Wishbone Ash: Reissues

Mid-period reissues, each with an additional disc of live tracks.

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Their music might lack the personality of their hard rock peers, but no one can fault the Ash for their staying power. They released their 24th studio album, Blue Horizon, this year, and these reissues – spanning the decade between 1996’s Illuminations and 2007’s Power Of Eternity – provide further reminders of Andy Powell’s ear for a pop hook.

Even now, Illuminations (710) has the feel of classic Ash, a crisp production ensuring that even 10-minute wig-out Tales Of The Wise doesn’t overstay its welcome. Where the largely acoustic Bare Bones (610) has the feel of a stop-gap, 2002’s Bona Fide (710) fizzes with energy, Powell indulging in bluesy lead face-offs with Finnish axe-hero-for-hire Ben Granfelt.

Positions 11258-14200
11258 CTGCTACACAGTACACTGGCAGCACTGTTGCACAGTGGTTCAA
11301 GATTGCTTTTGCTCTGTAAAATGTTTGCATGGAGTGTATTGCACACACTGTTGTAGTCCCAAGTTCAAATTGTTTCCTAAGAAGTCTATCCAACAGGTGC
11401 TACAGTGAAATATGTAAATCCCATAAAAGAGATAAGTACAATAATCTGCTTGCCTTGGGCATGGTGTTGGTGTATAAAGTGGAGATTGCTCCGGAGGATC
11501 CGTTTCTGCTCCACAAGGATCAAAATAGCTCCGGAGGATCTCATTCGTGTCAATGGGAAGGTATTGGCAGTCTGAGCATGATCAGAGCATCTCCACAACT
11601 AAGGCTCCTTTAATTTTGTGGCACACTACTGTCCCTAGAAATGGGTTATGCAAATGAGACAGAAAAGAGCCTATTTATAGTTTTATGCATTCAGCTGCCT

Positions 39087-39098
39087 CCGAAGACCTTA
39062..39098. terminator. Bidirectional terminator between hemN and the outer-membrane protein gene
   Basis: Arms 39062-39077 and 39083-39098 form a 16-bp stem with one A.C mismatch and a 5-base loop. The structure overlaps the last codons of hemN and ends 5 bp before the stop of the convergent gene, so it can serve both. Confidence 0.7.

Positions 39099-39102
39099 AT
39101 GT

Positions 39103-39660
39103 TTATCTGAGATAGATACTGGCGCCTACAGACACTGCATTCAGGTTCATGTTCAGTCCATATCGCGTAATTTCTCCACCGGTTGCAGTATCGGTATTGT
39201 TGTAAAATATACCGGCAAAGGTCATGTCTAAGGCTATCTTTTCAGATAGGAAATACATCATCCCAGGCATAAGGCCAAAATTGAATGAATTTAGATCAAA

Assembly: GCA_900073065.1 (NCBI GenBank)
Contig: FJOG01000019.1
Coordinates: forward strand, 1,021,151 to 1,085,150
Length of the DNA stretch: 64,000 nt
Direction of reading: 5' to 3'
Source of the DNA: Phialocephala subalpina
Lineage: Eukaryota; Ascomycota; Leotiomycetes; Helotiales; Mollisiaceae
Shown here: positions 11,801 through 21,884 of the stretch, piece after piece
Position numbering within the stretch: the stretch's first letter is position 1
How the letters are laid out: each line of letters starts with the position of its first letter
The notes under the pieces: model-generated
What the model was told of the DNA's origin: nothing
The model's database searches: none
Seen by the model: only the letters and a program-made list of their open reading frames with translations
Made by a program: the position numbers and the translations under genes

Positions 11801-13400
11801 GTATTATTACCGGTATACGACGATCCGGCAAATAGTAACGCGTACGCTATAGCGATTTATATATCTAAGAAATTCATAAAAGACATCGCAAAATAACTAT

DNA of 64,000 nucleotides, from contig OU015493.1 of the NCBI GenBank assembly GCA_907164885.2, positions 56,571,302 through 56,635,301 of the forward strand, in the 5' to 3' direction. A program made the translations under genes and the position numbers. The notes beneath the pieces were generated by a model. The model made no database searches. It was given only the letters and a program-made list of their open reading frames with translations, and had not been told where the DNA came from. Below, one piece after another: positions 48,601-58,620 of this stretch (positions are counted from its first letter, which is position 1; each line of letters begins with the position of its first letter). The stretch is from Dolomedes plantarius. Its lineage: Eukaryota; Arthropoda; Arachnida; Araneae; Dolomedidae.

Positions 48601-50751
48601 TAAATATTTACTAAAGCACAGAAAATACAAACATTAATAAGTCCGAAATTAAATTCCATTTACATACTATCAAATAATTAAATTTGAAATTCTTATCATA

Power Of Eternity (810) is the best of the bunch. All the familiar Ash trademarks (tungsten-strength melodies; spaghetti-length solos) are present and correct. Funky curve balls (Driving A Wedge) and searing mid-life analysis (Growing Up) are all delivered with a conviction that they’re on the right path, a feeling vindicated by the fact that this revised line-up – including Muddy Manninen and Joe Crabtree – remains to this day.

With more than eight hours of music to trawl through, plus new interviews with Powell about each album, these thoughtfully presented packages define how all reissues should be done.

Paul Moody is a writer whose work has appeared in the Classic Rock, NME, Time Out, Uncut, Arena and the Guardian. He is the co-author of The Search for the Perfect Pub and The Rough Pub Guide.